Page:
Wednesday, October 15, 2008

Todd Swift

I disagree with the observation that, since disrupted syntax, shifts in levels of discourse, and other apparently innovative techniques are more common (in submissions, even so, to Salt), they may be designated as mainstream. While stylistic divisions between the so-called mainstream and the innovative schools may be shifting (as styles and aims merge or adapt) in the UK - and I think that, among younger (under-35) poets, they are - there remain actual differences in the poetics behind the choices that lead to, for instance, a disrupted lyric, versus an empirical, first-person, traditional British poem (for instance, that Nick Laird might write). There remains, in Britain, profound mistrust of opaque, excessive, or abstract usage of language, in relation to poetry, which, for most people, is still ultimately a vehicle for expressing something - for saying something - about the self and experience. Or rather, not about the problematic nature of an apparent self apparently trying to say something - but, instead, an easily accepted self easily and transparently conveying truths. Moreover, poems continue to be, on the whole, validated in terms of "making" that Pound, or Orwell would have approved (terms better used for for prose): clarity, hardness, and so on. These are scientific values that work well for language mainly built to control, or sell, things, including sentiments and ideas. In a paradox that I think has not yet fully dawned on British poets, modernism's no-nonsense tenets propelled the sort of Protestant work ethic of the Movement style, and its purities of diction - Davie, after all,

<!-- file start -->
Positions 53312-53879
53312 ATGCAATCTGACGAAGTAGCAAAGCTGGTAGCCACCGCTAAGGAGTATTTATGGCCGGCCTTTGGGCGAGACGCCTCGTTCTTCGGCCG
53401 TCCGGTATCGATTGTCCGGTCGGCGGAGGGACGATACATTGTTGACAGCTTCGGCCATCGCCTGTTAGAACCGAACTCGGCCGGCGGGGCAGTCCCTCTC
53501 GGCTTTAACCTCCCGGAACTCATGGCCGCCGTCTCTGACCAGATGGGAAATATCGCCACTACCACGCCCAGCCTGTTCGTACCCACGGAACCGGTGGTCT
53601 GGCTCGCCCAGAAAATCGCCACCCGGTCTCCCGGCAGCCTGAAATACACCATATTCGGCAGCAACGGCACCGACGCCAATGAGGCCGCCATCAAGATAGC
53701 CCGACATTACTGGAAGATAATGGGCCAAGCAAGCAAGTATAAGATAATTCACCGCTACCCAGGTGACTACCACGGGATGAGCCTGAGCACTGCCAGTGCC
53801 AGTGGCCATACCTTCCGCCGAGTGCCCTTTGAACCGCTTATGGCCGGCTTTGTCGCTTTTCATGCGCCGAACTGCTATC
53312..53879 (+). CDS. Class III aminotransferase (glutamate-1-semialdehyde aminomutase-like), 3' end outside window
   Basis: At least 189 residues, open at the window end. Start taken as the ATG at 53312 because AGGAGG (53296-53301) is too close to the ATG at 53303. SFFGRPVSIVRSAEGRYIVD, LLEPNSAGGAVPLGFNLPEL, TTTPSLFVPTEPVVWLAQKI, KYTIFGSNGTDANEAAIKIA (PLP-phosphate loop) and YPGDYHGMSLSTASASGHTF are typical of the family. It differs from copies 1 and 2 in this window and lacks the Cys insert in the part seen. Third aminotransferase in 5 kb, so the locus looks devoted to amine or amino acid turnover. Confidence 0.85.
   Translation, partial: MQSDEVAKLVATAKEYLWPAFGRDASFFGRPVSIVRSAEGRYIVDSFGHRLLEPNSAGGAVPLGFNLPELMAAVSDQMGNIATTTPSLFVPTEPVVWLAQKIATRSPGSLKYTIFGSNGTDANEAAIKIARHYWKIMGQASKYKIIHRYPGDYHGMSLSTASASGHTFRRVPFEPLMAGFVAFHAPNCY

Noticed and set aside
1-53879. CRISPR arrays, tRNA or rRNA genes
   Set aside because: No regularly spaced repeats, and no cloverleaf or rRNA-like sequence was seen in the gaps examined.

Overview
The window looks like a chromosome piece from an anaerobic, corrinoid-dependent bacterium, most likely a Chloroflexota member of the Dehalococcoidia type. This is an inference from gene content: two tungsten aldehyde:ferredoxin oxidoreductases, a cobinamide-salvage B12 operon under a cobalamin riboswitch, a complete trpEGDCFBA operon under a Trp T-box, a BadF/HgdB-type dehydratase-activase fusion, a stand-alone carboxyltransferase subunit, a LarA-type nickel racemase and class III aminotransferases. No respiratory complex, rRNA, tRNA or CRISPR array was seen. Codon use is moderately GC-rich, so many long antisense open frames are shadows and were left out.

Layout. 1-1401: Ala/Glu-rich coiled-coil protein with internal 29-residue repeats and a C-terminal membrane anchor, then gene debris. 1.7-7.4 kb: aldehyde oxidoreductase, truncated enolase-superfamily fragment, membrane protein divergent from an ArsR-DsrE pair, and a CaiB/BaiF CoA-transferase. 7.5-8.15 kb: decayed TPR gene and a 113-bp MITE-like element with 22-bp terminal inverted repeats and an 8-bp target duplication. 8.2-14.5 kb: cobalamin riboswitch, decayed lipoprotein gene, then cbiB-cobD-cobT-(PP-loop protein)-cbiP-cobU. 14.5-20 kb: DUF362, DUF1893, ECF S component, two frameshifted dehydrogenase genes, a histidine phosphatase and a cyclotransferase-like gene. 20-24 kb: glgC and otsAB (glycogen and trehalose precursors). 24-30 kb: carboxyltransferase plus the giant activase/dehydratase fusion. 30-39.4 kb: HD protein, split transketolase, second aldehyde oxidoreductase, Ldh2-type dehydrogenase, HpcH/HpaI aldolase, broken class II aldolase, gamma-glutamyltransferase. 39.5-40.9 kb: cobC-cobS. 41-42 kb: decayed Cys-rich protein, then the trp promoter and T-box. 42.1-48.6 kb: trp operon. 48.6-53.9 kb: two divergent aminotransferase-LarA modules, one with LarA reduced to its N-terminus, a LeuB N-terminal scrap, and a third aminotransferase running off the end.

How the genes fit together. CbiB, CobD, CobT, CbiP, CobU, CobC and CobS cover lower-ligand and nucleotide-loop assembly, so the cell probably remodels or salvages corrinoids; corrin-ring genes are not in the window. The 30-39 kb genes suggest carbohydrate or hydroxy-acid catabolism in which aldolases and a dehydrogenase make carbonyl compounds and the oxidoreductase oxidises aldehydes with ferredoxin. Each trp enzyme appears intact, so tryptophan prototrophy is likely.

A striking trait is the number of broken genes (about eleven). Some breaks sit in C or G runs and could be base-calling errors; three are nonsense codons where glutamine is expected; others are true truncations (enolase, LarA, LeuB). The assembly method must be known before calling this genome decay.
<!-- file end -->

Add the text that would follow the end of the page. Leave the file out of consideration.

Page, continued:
admired Pound.

My chief concern is with the idea of the "good poem" - so cherished by entrepreneurs in the poetry-editing business - since most often, when one examines the sort of criteria even so-called innovative editors swear by, they end up being rather traditional, and usually trite. The idea that poets have something to say, or that form and content are finding an organic match, are hardly cutting edge observations, and could easily sum up the New Lines view of the Movement era. Poetry publishing cannot be everything to everyone, or it stops being the art of publishing, and instead becomes the entertainment of publishing. Recent trends, in poetry, do seem to be moving from theory (as in the English departments) - how much is Eagleton to blame for this? Likely, not much. More seriously, few younger poets read, or understand, Poetic Artifice, and how that work inspired Charles Bernstein in America. There is a very real feedback loop, between 1976 era British Poetry, and Language poetry in the US - just as an earlier British generation found Allen's The New American Poetry foundational. But, in the mainstream, such a loop seems weaker - few American poets read or recognise, for instance, Don Paterson - and fewer British mainstream poets seem to get their bearings from North Americans (other than, say, Billy Collins, and even that seems unlikely).

The most important American poet, in terms of influence, remains O'Hara, who does seem to create a strange brotherhood of followers. The main ongoing tragedy in British poetry, to my mind, remains the unquestioned connection between publishing and poetry, in some minds. Too many young poets seek a career (sadly, or laughably) from the mainstream, one that seems afforded by the capital which publication - vindication - by Salt, or Faber, seems to accord. The main thing should be the composition of the poem. Poems should be read, and appreciated, regardless of, and indeed, apart from, their publisher. Instead, house styles, and publishing cliques no better than small closed clubs, predominate in the UK, whose poetry communities seem, from an outsider's perspective (and I have been kept an outsider), mostly incurious, and certainly, anti-internationalist, except in mainly avant-garde, circumstances.